By Melinda Munson

Angela Wetz, acting superintendent at Klondike Gold Rush National Historical Park was named permanent superintendent. Wetz, a 10-year veteran with the National Park Service, was previously superintendent of Fossil Butte National Monument in Kemmerer, Wyoming and Nicodemus National Historic Site in Nicodemus, Kansas.

Wetz arrived in Skagway last August. The normally bustling town was mostly shuttered as the city dealt with the absence of cruise ships and the ramifications of COVID-19. 

Wetz shared her thoughts about the experience with The Skagway News.

What are you looking forward to the most now that you’ll be staying in Skagway?

“I think like almost everybody, I am excited to see visitors in Skagway again. While huge visitation doesn’t seem on the horizon for this year, I am eager to capitalize on the visitation we do get to provide outstanding visitor experiences and continue in the digital outreach so people can learn about Klondike Gold Rush National Historical Park and want to come visit in the future.”  

What has been the most challenging aspect of the position so far?

“Managing during a pandemic has been the most challenging aspect of the position. The pandemic requires all of us to be very flexible and learn new ways to accomplish our work. Whether it is converting to telework, trying to flex schedules or do work in ways that promote social distancing, or using virtual means versus face to face, it has required all of us to adjust the way we do work. This shift has inspired all of us to think creatively and adjust frequently, and all the staff have done such a great job of doing all they can to keep themselves and their co-workers safe.”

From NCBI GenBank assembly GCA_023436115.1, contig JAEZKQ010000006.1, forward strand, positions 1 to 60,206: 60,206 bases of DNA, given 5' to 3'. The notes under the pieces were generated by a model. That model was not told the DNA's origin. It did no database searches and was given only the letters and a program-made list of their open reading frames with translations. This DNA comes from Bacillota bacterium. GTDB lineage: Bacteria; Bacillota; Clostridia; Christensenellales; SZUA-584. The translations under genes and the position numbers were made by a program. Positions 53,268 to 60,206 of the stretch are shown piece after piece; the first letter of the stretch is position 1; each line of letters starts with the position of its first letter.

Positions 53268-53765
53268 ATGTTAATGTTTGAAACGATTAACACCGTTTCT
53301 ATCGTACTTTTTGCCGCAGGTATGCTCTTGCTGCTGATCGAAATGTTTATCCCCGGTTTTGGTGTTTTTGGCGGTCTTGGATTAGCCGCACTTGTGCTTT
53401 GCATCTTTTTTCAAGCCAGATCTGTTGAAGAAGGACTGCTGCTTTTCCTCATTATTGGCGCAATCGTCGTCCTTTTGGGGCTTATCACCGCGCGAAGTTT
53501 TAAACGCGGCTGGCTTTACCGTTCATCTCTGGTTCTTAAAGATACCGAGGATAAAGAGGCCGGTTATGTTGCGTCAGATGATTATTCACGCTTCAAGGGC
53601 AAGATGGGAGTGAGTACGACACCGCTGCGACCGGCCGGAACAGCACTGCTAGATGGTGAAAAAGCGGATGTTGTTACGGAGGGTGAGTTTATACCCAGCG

What has been a great thing about living in Skagway? 

“I can’t say enough about the amazing opportunities and community in Skagway. My daughter, Rocky (our dog) and I have enjoyed hiking the trails, exploring Dyea, riding bikes and enjoying the local businesses.  The community events around Christmas were fun and we can’t wait to experience them during a normal year. I have really enjoyed the quilting club this winter, and the incredible ladies that helped me graduate from making masks to making progress on a small quilt. Skagway is an incredible place and everyone from the staff at the school to the employees at the grocery stores have been super helpful in the transition to living here.”  

What has been a challenging aspect of living in Skagway?

“For me the most challenging aspect of living in Skagway is the isolation brought on by the pandemic. Not being able to go home for the holidays was especially difficult. I am looking forward to being able to socialize more, travel getting easier and the border opening. I have lived in quite a few small towns that require planning and creative procurement of goods, but Alaska has sharpened my skills.”